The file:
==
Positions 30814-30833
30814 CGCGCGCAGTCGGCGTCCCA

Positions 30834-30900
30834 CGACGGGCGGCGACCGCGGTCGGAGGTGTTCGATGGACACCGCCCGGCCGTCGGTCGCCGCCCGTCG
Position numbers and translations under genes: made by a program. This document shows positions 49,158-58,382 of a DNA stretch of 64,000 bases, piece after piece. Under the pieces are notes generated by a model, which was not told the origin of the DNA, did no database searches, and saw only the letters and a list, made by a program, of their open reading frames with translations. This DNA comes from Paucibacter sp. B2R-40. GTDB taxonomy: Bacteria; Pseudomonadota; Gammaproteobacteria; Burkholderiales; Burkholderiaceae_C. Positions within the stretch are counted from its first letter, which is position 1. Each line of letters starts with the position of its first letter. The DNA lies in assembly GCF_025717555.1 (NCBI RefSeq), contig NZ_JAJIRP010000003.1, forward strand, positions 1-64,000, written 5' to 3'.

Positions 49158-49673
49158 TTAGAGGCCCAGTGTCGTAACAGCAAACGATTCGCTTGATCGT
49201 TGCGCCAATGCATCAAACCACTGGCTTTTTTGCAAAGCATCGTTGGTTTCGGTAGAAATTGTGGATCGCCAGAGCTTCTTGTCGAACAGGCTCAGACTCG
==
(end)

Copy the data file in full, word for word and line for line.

Positions 30814-30833
30814 CGCGCGCAGTCGGCGTCCCA

Positions 30834-30900
30834 CGACGGGCGGCGACCGCGGTCGGAGGTGTTCGATGGACACCGCCCGGCCGTCGGTCGCCGCCCGTCG
Position numbers and translations under genes: made by a program. This document shows positions 49,158-58,382 of a DNA stretch of 64,000 bases, piece after piece. Under the pieces are notes generated by a model, which was not told the origin of the DNA, did no database searches, and saw only the letters and a list, made by a program, of their open reading frames with translations. This DNA comes from Paucibacter sp. B2R-40. GTDB taxonomy: Bacteria; Pseudomonadota; Gammaproteobacteria; Burkholderiales; Burkholderiaceae_C. Positions within the stretch are counted from its first letter, which is position 1. Each line of letters starts with the position of its first letter. The DNA lies in assembly GCF_025717555.1 (NCBI RefSeq), contig NZ_JAJIRP010000003.1, forward strand, positions 1-64,000, written 5' to 3'.

Positions 49158-49673
49158 TTAGAGGCCCAGTGTCGTAACAGCAAACGATTCGCTTGATCGT
49201 TGCGCCAATGCATCAAACCACTGGCTTTTTTGCAAAGCATCGTTGGTTTCGGTAGAAATTGTGGATCGCCAGAGCTTCTTGTCGAACAGGCTCAGACTCG